Curious Sounds: The Nerds who created an obscure new music scene with their gameboys

Posted by Anne-Sophie | May 17, 2017 | MUSIC
Curious Sounds - Chiptune


 

Chiptune, also known as chip music or 8-bit music, uses sound cards from vintage computers, consoles and arcade machines. With technology moving forward faster than the speed of light, personal computers have become less expensive and more accessible than ever before, leading to a huge supply of outdated computers that started to pop up in yard sales and on eBay. In the early 1990s a few nimble nerds transformed the computers into a new method of creating sound art and sparked an underground genre that resurfaced  in LA in the 2000s.

Among the most famous performers are Saskrotch, Sabrepulse, 8-bitLA, Neil Voss and Azureflux, who even use their gaming machines on stage. The genre even had its own festival until 2012, Blip festival, which has introduced subgenres such as chipbreak and chipcore.

Anton Gustafsson, better known as Anton Maiden, became one of the first chiptune and DIY internet legends. The Swedish teen composed a computerized cover of Iron Maiden’s “Can I Play With Madness” in 1999. Unfortunately, Gustafsson passed away at the age of 23, but left behind an awesome collection of chiptuned covers, which continue to fascinate headbangers and gamers to this day.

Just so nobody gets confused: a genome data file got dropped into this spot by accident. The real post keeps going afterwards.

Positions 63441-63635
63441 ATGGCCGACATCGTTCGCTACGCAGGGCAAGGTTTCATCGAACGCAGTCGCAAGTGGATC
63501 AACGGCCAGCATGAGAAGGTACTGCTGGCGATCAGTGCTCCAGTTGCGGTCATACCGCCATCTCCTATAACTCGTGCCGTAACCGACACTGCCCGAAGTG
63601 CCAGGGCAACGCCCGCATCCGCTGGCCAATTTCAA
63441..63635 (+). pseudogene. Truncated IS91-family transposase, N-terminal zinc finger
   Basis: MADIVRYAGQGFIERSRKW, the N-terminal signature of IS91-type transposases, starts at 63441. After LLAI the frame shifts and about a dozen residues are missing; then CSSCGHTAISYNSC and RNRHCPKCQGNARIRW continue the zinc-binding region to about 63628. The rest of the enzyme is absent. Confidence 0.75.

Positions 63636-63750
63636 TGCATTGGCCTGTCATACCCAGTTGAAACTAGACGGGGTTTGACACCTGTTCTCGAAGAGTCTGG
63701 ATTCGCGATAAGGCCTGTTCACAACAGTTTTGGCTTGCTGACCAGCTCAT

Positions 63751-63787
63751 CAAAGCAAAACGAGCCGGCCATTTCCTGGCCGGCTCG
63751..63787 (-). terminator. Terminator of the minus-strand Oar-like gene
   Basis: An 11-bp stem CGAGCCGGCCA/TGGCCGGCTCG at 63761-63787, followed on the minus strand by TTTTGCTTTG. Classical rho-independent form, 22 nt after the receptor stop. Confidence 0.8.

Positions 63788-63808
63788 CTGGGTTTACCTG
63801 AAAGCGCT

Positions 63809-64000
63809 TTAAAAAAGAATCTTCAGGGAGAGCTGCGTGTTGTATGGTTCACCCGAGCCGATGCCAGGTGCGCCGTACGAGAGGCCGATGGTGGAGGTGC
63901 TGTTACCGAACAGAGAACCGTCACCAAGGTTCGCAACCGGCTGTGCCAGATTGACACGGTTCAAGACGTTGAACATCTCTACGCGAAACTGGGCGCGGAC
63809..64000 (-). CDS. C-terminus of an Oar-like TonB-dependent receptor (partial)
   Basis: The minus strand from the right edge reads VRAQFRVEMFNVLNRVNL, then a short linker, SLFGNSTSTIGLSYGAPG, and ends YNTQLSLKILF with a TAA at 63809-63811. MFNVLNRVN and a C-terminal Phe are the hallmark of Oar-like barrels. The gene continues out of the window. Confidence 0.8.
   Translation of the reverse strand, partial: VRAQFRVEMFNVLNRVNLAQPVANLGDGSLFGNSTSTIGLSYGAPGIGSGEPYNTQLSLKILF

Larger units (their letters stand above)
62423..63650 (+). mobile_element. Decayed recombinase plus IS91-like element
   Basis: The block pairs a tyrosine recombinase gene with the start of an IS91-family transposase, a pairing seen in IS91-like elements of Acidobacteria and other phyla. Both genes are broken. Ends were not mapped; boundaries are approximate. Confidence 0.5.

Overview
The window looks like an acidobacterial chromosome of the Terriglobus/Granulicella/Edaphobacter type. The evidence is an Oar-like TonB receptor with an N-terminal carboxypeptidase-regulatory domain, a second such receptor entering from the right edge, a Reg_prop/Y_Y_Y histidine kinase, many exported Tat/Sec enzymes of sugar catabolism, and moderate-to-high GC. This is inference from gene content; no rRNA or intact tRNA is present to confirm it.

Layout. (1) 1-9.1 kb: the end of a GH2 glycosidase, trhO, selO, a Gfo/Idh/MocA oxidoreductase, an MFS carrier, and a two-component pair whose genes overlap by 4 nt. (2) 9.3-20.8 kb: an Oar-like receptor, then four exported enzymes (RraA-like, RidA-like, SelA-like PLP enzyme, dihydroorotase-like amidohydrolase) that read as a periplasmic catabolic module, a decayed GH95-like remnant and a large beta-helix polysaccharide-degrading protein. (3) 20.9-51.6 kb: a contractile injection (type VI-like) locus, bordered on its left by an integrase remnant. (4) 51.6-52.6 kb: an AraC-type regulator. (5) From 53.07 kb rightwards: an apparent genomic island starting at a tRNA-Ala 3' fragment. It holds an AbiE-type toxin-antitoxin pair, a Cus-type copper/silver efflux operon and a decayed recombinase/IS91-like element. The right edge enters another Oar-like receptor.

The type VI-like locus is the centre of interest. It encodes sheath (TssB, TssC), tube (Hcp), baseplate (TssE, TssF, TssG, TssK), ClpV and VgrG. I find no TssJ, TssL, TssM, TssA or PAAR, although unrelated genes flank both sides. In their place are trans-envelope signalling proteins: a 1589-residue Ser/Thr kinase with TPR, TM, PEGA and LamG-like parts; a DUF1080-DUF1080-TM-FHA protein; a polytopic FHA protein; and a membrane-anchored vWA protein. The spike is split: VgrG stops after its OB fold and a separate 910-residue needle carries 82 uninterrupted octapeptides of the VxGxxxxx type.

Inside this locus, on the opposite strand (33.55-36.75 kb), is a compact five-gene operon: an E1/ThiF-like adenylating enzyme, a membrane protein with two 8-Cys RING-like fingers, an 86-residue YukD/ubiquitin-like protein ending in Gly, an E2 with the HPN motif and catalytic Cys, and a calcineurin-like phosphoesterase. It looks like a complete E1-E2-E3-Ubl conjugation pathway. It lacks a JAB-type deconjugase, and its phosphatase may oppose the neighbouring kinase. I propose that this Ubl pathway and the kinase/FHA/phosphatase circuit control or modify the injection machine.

Anton-Maiden

But beware, it would be too easy to stereotype chiptune music as the chosen poison of basement nerds twiddling gameboys. Chiptune has gradually shifted to the LA scene, creating a sound that is more punk. In the City of Angels, chiptune has fewer rules, the music is darker and almost intimidating. Yet although chiptune has existed for two decades it has never gained mainstream traction and that’s what makes it fascinating – it’s DIY and will most likely stay it. The audiences are generally a mix of goth kids and gamers and, more globally, people disillusioned by vapid cash-cow music. It’s disciples are diverse, young, talented  and commonly adhere to sense of community and tolerance away from the glaring lights and pressures of mainstream culture.

Today, in most hipster neighbourhoods, you’ll likely run into some chiptune fanatics or musicians, recording gameboys and Nes sounds in their apartments and today multiple festivals exist around the world. Chiptune proves that humans can really make music out of pretty much everything and it’s just how underground music should be.

note: Thanks to Saskrotch, who called us out on a few mistakes and glitches in our article. We’ve made the changes and will go to bed smarter than when we woke up 😉

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